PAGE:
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 (Soon To Be) First Husky! A Couple Questions!

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giblaut
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PostSubject: (Soon To Be) First Husky! A Couple Questions!    Sun Dec 13, 2015 4:26 am

Hello!

Very excited to be a part of the community and to start this new adventure with a husky - they are very, very different dogs from what I am used to, so it'll be interesting to say the least. My roommate and I are looking to bring home a puppy somewhere near the end of this month, and are ready to put down a deposit soon. I had picked out the breeder online but have yet to meet him and the dogs in person, which I hope to do when we drop off the deposit money. We have received a few pictures already with new ones to come, and my roommate already has a favorite.

I thought I'd join the forums and ask a few questions that had been on my mind. My roommate's pick is a little sable girl but with different markings from what I'm used to. I'm not sure if I'm just not using Google Images correctly or not describing the color or pattern right? Could anyone tell me what color/mask this is, or show any photos of what this puppy would look like as an adult?

(old photo, puppy is a bit older now but we don't have pictures yet!)


The sire is a red and white and the dam is (from what I could see) all white, so that doesn't help! A FB acquaintance mentioned she'd only seen this color among Alaskan Huskies but not Siberians, but these puppies were advertised as Siberian Huskies.

Also the breeder mentioned the litter was from "Chukchi lines" which I'd love elaboration on...as I did a quick Google search and from the looks of it, aren't all Siberian Huskies from those lines?

All in all, none of it is a big deal and we are more curious than anything! Thanks in advance for your input!

ETA: and a few photos of my current two for anyone interested!












Last edited by giblaut on Sun Dec 13, 2015 4:10 pm; edited 1 time in total
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AnyaLuv
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PostSubject: Re: (Soon To Be) First Husky! A Couple Questions!    Sun Dec 13, 2015 8:07 am

I'm going to be THAT person.

I'm really concerned you're getting a dog with your roommate. Have you worked out who is the "real" owner? What happens when one of you gets a new job a few cities over? Or if one of you gets married and gets a new home? Who gets the dog?

I've seen so many situations where college kids and young adults get a dog with a friend, then when life happens, the dog is stuck in the middle. Really think through this and decide who is the owner and who will keep custody of the pup.

That said--please, please, please do your research. Look at the stickies on this forum. You want to make sure you're going to a good breeder, one who health tests his dogs (more than just shots and a trip to the vet!), works with his dogs in either showing or work, who gives you certain guarantees on health and is willing to take the pup back if something were to happen, at a minimum.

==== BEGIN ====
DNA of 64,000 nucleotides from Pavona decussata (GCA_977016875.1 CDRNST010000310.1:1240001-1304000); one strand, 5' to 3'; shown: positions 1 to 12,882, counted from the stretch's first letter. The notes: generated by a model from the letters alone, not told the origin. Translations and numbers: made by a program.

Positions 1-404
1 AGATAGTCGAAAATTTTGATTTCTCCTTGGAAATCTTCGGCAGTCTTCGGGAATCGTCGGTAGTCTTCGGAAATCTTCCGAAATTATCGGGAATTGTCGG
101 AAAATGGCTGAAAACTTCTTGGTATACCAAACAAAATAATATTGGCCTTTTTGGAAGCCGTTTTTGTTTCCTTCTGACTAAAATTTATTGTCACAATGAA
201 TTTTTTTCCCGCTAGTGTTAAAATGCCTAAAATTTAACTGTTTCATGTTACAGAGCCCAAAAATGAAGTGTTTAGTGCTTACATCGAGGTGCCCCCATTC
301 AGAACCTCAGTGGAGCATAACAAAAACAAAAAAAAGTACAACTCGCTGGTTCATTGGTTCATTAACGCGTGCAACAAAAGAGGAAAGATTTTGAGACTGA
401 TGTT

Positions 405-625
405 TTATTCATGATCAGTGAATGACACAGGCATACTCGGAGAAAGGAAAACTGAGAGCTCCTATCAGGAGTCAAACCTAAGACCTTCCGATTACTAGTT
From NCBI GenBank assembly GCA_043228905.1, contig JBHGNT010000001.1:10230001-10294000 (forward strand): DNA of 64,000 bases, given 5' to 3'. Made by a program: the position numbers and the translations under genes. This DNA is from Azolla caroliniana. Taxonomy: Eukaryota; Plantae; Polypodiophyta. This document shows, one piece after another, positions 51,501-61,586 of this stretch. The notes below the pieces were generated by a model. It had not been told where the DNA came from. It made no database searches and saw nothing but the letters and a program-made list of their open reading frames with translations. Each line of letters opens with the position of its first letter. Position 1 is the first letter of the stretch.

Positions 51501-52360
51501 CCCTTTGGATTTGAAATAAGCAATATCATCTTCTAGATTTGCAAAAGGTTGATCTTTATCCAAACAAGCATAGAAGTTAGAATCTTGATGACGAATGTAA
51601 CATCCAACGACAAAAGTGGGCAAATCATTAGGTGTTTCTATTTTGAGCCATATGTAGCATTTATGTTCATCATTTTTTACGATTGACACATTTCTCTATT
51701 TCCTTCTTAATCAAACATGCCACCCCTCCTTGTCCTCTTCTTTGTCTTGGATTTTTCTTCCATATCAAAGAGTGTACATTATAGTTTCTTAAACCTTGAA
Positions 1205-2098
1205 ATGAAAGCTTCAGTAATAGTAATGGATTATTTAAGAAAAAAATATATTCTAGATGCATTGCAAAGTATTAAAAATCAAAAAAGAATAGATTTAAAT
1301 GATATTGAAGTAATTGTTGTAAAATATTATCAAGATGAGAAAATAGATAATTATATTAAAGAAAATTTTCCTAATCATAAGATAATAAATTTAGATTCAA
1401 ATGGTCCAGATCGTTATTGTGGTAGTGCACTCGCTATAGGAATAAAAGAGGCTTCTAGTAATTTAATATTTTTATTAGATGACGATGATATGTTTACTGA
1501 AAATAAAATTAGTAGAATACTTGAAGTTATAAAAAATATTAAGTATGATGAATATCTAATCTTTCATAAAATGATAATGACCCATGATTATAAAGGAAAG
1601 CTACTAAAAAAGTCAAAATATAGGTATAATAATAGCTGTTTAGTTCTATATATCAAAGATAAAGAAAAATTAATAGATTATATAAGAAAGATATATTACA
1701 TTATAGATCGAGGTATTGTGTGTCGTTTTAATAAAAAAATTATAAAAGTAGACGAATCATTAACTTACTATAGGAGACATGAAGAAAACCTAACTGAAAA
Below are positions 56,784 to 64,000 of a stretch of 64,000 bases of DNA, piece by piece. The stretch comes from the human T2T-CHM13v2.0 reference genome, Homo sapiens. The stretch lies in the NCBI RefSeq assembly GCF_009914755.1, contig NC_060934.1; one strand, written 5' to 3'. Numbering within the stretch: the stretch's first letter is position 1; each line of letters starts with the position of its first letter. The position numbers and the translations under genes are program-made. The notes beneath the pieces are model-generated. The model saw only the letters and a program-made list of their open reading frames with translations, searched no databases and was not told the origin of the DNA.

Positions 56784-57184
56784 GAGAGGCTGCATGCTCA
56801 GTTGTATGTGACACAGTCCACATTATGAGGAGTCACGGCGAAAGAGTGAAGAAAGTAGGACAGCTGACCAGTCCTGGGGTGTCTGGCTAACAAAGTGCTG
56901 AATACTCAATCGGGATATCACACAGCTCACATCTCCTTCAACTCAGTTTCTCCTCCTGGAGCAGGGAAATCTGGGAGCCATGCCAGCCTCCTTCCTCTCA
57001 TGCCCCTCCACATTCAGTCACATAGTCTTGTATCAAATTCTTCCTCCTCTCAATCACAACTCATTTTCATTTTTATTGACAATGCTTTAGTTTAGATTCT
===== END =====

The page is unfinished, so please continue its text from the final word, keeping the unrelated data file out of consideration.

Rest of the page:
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giblaut
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PostSubject: Re: (Soon To Be) First Husky! A Couple Questions!    Sun Dec 13, 2015 8:54 am

AnyaLuv - no worries, I've been "that person" before too. Thank you for your concern and input! I do understand it's hard to give someone the benefit of the doubt sometimes, but please don't jump to conclusions so quickly Wink

Yes we are young adults. But the assumption that I am anything less than a responsible dog owner or inexperienced with dogs is incorrect. I own a working bred German Shepherd Dog and a working bred Belgian Malinois, I'm no stranger to putting in hard work to care for a dog (if you're unfamiliar with the Malinois breed, feel free to look up a few videos to see what I put up with every day haha).

Nowhere did I say we were undecided regarding ownership of the dog. On paper the dog is hers, I already have my two. But because I am the more dog savvy one of the two of us, I am taking care of the process and will be doing a large part of the socialization and initial training. If our housing situation changes the dog goes with her. The dog will not be "stuck in the middle", as you say, as we have talked this over extensively. We are no more and no less prepared than any other adult who gets a new dog.

While I haven't done much research on huskies, I have my own standards that I judge breeders by and go with that. I know the general pattern with forums is to definitively highlight the difference between a "reputable breeder" and a "backyard breeder" but coming from working dogs and having seen what I've seen, it is hard to subscribe to that line of thinking. I am fairly satisfied with the breeder I've picked - maybe he doesn't breed Siberian Huskies true to type, but he breeds the type of dog that would fit our lifestyle, and he is/was very involved in working them. Not every dog is health tested but the dogs are worked and evaluated along the way, and the lines do include health tested stock. I once looked into Alaskan Huskies and from what I've learned, that is not altogether uncommon. I understand that's a risk and that's fine with me.